The Golden Carrot Newsletter's Archive


May 23, 2010 Newsletter

The Golden Carrot


Winter-like weather continues to plague TGC


TGC is still in a 'spring/winter/spring' weather pattern, so everytime we start to do something, the weather kicks up again and brings us to a halt.  As I write today (May 23), we've had several blasts of snow/sleet to go with the icy wind which has plagued us for a week. 


In Mid April, we had quite a snowstorm, as these pics illustrate



I guess the only good part of this is - donations have been slow and low, so I was unable to purchase the 300-400 bales of grass hay I'd hoped to stockpile for the summer, and so - no damage!  However, we're still hoping to be able to buy a large 'wall of hay' as we did last year, not only for the convenience of it, but because buying in large quantities allows savings in the thousands of dollars...and if there was ever a year for getting every possible savings, I think this is it!  Please think of us if you have anything left from your tax return.... and always remember the power of numbers. That is, if enough of you will donate even $20 a month, a LOT of good can be done....


Daisy gets first roundpen workout - possible problem?


Of the three rescues this year, Daisy, the oldest, has recovered from her difficulties the best and fastest.  She is truly one gorgeous mare, and it was hard for me to understand how a 23 year old mare could look this good - perfect legs, lovely ground manners, fat, shiny and sassy on a fraction of the feed I give the others.  My first guess is that perhaps she'd been a broodmare - lord knows the 'color' people like to breed their horses. So I figured I would start her in the roundpen and see if she had any experience.  She does.  And with her willful and strong personality, she wants to have her way. 


However, after only a short session, she was working for me well.  Unfortunately, she was also breathing very very loudly!  I've seen her play with much more force and for longer without it, but the noise was noticeable enough, and odd enough in a mare that had barely cracked a sweat, that I stopped and walked her for another couple of minutes, in which time her breathing became normal again.  I'm going to research a condition I've heard of called "roaring", and then possibly consult with Fred Zadick, our vet, before I continue working her.    Later in the newsletter, you'll read that Daisy was turned out with the herd, and although the breathing wasn't as loud after a tremendous workout, she DID make this odd sound again, and just as quickly recovered.   So perhaps Daisy has a condition that kept her from being used a lot.....  More, as I learn it...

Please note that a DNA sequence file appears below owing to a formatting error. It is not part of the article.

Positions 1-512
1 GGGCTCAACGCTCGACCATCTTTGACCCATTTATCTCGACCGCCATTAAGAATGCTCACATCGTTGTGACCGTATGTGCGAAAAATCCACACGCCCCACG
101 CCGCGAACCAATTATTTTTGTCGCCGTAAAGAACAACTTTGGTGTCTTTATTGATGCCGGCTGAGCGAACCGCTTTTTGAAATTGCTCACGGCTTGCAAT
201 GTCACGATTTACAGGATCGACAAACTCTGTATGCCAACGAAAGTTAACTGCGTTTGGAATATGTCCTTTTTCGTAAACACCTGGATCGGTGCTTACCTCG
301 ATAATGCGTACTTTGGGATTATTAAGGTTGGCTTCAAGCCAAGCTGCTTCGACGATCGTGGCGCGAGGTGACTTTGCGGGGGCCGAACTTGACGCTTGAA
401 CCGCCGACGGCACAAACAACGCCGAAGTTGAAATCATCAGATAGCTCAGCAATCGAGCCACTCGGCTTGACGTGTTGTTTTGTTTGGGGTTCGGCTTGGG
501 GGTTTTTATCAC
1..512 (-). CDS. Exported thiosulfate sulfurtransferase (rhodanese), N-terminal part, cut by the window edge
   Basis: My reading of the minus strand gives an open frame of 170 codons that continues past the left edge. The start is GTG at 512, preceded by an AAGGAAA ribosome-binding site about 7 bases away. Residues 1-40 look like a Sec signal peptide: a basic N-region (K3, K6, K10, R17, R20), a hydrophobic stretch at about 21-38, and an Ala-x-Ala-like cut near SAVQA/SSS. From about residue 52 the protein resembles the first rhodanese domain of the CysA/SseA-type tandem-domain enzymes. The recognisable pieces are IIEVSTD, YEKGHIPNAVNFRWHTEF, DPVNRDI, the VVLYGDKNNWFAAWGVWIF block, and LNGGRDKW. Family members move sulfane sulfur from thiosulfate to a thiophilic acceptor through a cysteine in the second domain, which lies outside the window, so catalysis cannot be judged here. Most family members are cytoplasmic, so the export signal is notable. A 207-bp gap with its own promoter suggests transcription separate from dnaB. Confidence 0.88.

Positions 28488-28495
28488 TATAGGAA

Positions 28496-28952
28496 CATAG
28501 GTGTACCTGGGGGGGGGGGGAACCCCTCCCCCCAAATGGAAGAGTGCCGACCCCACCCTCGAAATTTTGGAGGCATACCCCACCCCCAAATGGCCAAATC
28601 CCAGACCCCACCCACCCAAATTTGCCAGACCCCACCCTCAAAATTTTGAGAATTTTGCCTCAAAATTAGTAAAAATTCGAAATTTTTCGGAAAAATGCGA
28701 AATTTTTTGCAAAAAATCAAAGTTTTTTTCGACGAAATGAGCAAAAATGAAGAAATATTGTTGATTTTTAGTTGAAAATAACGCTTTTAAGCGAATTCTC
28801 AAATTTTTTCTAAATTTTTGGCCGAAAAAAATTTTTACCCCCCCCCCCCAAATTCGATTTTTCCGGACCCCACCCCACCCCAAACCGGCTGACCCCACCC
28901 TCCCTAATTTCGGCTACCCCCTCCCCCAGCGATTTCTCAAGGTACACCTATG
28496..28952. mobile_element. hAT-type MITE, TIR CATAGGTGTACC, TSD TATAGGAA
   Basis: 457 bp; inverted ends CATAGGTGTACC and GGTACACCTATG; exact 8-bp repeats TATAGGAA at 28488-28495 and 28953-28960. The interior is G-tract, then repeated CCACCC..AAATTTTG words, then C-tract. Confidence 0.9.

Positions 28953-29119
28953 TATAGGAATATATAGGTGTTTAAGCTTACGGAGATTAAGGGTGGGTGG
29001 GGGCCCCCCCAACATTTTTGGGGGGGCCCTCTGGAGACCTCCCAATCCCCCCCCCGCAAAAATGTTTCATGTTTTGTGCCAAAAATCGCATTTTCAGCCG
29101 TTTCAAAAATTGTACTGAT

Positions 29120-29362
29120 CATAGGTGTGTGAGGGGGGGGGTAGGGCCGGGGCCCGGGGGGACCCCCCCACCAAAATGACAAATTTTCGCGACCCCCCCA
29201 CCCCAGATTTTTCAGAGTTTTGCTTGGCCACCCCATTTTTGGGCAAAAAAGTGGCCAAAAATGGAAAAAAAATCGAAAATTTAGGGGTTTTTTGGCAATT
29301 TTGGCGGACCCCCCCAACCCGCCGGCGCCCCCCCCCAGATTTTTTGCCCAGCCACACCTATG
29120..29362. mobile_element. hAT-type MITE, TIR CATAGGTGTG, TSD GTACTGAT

Oso, Daisy and Anaba introduced into main herd


This was so dang exciting, I forgot my camera!  I've never turned three horses into my herd at once - in fact, never more than one at a time.  I fretted for weeks trying to decide how to do it - as those of you who have visited will remember, there is a large open area where the horses have breakfast and spend most of their day, and a very brushy, rocky, hilly area where they go for shade and scratching late in the day, and then a clear area where I have the hotwalker, and the sand wallow.  I decided to turn the three out in the back area by the hotwalker, with a barrel of water and their bermuda grass, after I had turned out the main herd to eat their bermuda in the front open area.  Thus, everyone's eating breakfast, and getting used to where they are, and they can start to explore the brushy area when they want to, learning it before meeting the main herd .....Boy, was I wrong.


Luckily for us, volunteers Andrew and Ingrid were there to help and had both brought their cameras.  There may be other pics, but these are the ones they have provided for me so far.  Leslie and Shela were also on hand, in case of any situation that needed more bodies to control.  Like we had control, wow!


Oso, Daisy and Anaba walked calmly over to the hotwalker area for breakfast as though they'd done it every day.  I'd given them an early morning bucket of senior and pellets to be sure they had something on board if they were too excited to eat.  I'm glad I did that, as they each sniffed their bermuda grass and started looking around.  Oso made sure he had distance between all people and himself, and took off like a crazy man, with startled Daisy and Anaba in hot pursuit!  They roared out of the back area, took the main path through the brush, and burst into the main paddock screaming 'hello' and 'watch out' as they came!  We had about 10 minutes of thundering around, with every gelding latching onto Daisy, who was styling frantically with her tail flagged and mane flying, and group after group cautiously approaching Oso who ran the fenceline with little Anaba skipping along with him (I don't think she could keep up with Daisy and her fans).


Above, Oso tells Topper to keep her distance, while Ronan steps away ....Below Ronan whispers advice to Oso.... 



After the first 10 minutes of drama, Oso led his ladies, at a dead run, back to the hotwalker area. They WERE followed, tho, by Lew and HIS ladies, Star, Song and eventually Chacha (who is not fond of the rougher footing in this area).  


Lew and Oso decided to talk the matter out over breakfast, which had been interrupted by all this silliness...




and Lew kept an eye out for his ladies, who were checking out Daisy, on whom Star developed a huge and immediate "girl crush"...